According to urban dictionary, “[d]emisexuals are characterized by a lack of sexual attraction toward any person unless they become deeply emotionally or romantically connected with a specific person or persons. The level of connection it takes for sexual desire to form is dependent on how close the relationship is rather than initial attraction.” I feel like this is a pretty accurate description. It’s much better than the Wikipedia one, anyway, but more on that in a moment. With the definition out of the way, I can move on to talking about my experience with being a demisexual.
First things first, I actually don’t like the term demisexual. I’m glad to have a word that is growing in the public knowledge that I can use to easily identify myself to others. But the word just rubs me the wrong way and has since the moment I heard it. I am not ‘half sexual’. I do not feel that my orientation makes me any less sexual than my heterosexual or homosexual friends. I mean, if you picture the stereotypical ‘always-wants-sex’ man, that’s me. It’s just that it’s all directed at one person: my spouse. I don’t know what else I would prefer it to be called (maybe thymosexual from the Greek word for emotions), but I just don’t like demisexual very much as a word.
For much the same reason, I don’t particularly like being viewed as a subset of asexuality. Wikipedia doesn’t even have its own entry for demisexuality. We get about two sentences in the entry for asexuality. Again, I do not feel like asexual describes me: the sexual attraction and sex drive are still very much so there for me, they just have a different set of triggers. If demisexuality has to be a subset of another sexuality, I’d feel much better about being a subset of bisexuals (ideally we’d be our own thing, since there are hetero-demisexuals, homo-demisexuals, bi-demisexuals (like me), etc). That would resonate more with my experience.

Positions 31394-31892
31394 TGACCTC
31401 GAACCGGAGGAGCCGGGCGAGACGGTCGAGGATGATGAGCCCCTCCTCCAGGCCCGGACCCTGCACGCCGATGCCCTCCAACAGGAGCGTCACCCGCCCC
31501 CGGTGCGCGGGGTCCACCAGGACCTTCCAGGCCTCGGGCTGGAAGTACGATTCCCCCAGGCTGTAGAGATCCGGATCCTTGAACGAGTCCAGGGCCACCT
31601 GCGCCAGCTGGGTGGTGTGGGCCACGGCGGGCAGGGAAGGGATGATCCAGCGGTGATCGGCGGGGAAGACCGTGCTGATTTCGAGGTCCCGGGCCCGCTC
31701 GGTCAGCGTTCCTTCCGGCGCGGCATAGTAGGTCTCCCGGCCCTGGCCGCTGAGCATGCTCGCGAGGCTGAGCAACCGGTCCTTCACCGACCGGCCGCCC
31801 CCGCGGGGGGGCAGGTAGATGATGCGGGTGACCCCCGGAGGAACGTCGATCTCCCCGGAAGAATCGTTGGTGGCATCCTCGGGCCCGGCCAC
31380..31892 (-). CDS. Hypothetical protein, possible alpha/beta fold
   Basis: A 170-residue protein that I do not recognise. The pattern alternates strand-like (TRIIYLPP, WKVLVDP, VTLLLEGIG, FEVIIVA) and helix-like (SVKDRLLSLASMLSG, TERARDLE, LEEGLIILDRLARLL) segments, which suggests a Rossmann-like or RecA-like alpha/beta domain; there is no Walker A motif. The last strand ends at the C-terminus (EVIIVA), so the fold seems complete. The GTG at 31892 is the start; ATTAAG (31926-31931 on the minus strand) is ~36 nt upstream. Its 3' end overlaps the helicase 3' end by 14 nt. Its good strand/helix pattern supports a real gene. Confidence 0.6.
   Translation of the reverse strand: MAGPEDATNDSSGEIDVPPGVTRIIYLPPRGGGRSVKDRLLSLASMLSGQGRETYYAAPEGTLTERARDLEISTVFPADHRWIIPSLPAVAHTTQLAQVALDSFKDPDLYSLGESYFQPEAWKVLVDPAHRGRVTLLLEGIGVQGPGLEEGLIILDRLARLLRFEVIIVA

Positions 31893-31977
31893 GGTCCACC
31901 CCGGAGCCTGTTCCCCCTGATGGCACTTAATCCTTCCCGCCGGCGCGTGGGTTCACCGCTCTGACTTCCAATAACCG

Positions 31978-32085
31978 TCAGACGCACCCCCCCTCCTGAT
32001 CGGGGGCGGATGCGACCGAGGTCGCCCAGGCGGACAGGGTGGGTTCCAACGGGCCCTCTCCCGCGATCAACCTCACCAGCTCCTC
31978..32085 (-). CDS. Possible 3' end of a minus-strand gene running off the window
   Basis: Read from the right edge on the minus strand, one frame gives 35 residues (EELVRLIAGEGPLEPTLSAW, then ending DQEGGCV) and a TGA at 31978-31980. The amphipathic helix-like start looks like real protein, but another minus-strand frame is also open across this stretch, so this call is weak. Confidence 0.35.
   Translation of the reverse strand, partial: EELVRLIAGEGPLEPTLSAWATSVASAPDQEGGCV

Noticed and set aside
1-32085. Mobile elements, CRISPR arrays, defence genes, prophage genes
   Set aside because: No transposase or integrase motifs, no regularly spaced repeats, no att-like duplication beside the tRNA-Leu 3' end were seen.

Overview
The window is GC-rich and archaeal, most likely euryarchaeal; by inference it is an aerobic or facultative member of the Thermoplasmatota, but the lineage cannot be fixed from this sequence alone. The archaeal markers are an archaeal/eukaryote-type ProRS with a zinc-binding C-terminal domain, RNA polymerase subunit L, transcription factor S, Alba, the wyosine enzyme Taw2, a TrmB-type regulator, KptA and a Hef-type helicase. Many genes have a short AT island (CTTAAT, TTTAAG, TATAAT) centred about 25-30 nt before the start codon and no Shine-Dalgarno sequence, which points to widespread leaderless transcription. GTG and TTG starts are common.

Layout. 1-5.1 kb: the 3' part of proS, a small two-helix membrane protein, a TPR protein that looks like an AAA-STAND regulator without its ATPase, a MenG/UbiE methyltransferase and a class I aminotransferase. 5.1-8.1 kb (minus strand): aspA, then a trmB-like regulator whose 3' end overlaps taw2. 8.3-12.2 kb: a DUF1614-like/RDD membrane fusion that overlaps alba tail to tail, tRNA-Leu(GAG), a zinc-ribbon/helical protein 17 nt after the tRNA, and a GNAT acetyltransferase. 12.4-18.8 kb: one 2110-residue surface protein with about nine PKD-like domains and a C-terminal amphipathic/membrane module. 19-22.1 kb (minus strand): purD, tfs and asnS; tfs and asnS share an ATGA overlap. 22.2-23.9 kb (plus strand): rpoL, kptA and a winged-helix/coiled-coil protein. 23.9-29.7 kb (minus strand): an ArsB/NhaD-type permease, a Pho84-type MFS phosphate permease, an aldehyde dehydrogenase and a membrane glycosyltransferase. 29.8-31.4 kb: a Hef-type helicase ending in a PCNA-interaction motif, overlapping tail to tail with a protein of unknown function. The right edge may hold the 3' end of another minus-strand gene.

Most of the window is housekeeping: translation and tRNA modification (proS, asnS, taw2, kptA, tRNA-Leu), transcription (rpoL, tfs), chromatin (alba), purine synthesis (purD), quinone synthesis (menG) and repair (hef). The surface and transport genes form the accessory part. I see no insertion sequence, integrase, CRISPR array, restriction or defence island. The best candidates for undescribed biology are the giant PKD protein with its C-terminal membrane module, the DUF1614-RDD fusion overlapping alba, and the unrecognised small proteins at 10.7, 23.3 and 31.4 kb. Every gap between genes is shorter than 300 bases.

That being said, I do share one of the big problems both asexuals and bisexuals face: a lot of people think that my sexuality doesn’t exist. When I talk about being a demisexual, people will try to figure out if I’m really straight or gay. They try to figure out if I really like men or women, which is totally missing the point. It’s like people asking if I prefer books or movies, when I’m talking about enjoying stories with cool magic systems. Whether it’s a book or a movie isn’t just a matter of not having a preference. It’s irrelevant. In terms of my sexuality, it’s not that I like men and women: gender is irrelevant, not even part of the consideration. This is particularly annoying when my spouse is around, which is most of the time, as people will assume I’m of the sexuality implied by my relationship and won’t believe otherwise. But even when zhe is not around, I still face this more often than not if people haven’t heard of demisexuality before. (As a side note, my spouse does have a traditional gendered pronoun that zhe prefers, but zhe agreed to let me use a gender neutral pronoun to illustrate my point: everyone wonders whether I married a man or a woman).